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50 years since world war ii, are you optimistic or pessimistic about the future? >> that depends how we approach it. after every war -- and this was a cold war which sometimes was hot, as you know, in korea and in vietnam, where the final battles were cold, not open military battles -- but after every war, whether it's a hot war or cold war, there tends to be a euphoria. we've learned the lesson that it must never happen again and, therefore, it will never happen again. and we let down our guard and tend to diggs arm. -- disarm. but dictators have been born throughout the ages and they won't stop being born and they won't stop trying to get powers for themselves and their own sake. for example, milosevic has invaded bosnia and has not been stopped. the euphoria makes you say
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let's disarm. after world war i, we disarmed too quickly. the americans left europe. had they stayed in europe, there would never have been world war ii. we mustn't make that mistake this time. there's a war in bosnia. the gulf war came after the end of the cold war. on the other hand, the end of the cold war has facilitated some peace processes like the one in the middle east between the palestinian people and the jewish people. but in the whole of my life in politics, the unexpected happened. whether it was the invasion of the balkans or kuwait or the libyan raid we suddenly had to do it. thank goodness we had the wise foresight to see we had all the right weaponry, in the navy, army, and air force, the right aircraft, the right ships, the right missiles, the right and latest technology. it's that which helped to bring the cold war to an end without a shot being fired. that and s.d.i.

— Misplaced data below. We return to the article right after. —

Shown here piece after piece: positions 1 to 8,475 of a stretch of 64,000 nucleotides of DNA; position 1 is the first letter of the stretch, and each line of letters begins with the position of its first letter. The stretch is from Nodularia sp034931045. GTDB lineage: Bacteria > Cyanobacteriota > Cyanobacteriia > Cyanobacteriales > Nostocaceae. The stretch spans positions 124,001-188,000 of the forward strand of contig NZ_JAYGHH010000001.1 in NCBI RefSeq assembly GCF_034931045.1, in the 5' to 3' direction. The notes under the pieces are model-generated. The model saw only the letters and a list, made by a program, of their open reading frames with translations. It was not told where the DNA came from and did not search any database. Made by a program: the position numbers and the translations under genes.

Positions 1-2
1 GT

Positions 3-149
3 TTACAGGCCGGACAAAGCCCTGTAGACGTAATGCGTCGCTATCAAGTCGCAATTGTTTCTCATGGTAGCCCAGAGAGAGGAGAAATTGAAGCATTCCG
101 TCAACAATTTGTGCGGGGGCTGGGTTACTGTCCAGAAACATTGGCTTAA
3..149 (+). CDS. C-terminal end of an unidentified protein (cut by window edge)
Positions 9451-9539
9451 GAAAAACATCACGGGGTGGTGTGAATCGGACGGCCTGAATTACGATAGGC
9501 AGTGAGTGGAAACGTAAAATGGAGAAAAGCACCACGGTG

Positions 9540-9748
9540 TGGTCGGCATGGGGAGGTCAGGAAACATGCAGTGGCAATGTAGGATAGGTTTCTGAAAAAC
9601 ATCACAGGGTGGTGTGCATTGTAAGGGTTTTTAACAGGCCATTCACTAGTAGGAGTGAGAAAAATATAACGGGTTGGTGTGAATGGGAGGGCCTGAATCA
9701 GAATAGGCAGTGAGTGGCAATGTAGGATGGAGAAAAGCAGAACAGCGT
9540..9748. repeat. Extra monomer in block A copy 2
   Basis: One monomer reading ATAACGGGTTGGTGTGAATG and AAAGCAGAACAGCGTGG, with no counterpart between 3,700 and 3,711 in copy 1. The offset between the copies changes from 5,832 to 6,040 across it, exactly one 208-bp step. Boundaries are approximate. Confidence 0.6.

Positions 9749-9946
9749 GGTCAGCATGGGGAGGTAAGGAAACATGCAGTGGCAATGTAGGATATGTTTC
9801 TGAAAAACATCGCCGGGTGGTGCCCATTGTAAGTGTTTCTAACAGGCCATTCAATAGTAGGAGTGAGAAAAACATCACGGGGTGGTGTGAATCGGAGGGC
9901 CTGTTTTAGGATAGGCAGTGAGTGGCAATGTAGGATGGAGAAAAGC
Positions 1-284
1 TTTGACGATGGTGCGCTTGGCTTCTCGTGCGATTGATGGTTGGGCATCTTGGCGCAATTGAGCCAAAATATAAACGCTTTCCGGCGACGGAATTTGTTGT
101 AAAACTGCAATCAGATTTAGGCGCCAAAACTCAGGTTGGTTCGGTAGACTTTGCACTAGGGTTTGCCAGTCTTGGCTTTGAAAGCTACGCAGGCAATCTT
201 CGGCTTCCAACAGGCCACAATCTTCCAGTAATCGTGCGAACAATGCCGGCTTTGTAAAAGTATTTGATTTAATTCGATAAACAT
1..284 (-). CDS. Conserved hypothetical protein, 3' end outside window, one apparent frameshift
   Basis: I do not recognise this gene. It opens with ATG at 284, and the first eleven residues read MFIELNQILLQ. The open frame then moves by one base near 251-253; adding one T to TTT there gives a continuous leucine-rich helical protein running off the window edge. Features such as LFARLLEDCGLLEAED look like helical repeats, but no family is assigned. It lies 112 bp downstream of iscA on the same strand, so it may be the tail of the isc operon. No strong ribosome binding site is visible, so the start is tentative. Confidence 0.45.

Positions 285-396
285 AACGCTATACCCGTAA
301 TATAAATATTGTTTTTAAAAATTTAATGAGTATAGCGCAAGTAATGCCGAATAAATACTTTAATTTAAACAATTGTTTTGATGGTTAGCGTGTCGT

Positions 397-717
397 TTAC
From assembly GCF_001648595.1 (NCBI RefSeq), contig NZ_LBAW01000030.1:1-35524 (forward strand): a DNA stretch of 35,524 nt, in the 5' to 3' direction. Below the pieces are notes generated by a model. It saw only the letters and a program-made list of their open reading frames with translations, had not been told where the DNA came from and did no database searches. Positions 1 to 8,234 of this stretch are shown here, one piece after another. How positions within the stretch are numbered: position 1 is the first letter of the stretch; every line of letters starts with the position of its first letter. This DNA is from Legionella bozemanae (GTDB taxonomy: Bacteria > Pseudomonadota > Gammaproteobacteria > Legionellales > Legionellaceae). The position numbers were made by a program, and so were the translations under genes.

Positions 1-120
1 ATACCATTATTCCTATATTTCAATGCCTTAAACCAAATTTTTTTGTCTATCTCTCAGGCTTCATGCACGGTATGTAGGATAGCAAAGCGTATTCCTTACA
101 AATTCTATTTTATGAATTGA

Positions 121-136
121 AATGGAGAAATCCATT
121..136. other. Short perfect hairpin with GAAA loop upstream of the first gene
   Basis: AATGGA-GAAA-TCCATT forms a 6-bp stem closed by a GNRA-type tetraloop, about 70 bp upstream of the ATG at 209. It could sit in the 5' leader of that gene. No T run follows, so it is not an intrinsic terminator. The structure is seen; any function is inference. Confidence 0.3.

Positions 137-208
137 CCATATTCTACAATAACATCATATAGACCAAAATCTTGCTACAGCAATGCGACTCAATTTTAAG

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so, we must not go into a euphoric phase now. at the end of the collapse of great empires, new dangers arise. about 15 countries that form the former soviet union. there are civil wars in some of them, as in georgia, as in armenia. aser buy january. we must not let our defenses go down too far. there will be new threats, and we must know that whatever your prime minister or president decides to do, the requisite weaponry is there to do it. otherwise, we will once again be in retreat and find it difficult to recover the full liberties and democracy that we have known. >> what's the difference in the way you're treated when you come to the united states than you're treated in your own country these days? >> now i've been out of power
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for nearly three years. i think i'm treated the same way in both. i'm always hailed as a heroine as people look back and see what we did, how purposeful and exciting it was. and a fantastic number of young people come to buy the book. they didn't always like what i did, but they knew it had purpose and direction. and i find it -- i found that as i went around in a tour the united kingdom, of course there are some people against you, socialist workers, parties will demonstrate against you, but by and large, the appreciation is enormous. and i think the thing they say to me most often in britain is thank you for what you did for our country, and that matters to me a great deal. >> i don't know if you saw it. when you first started your trip to the united states, there was an editorial in "the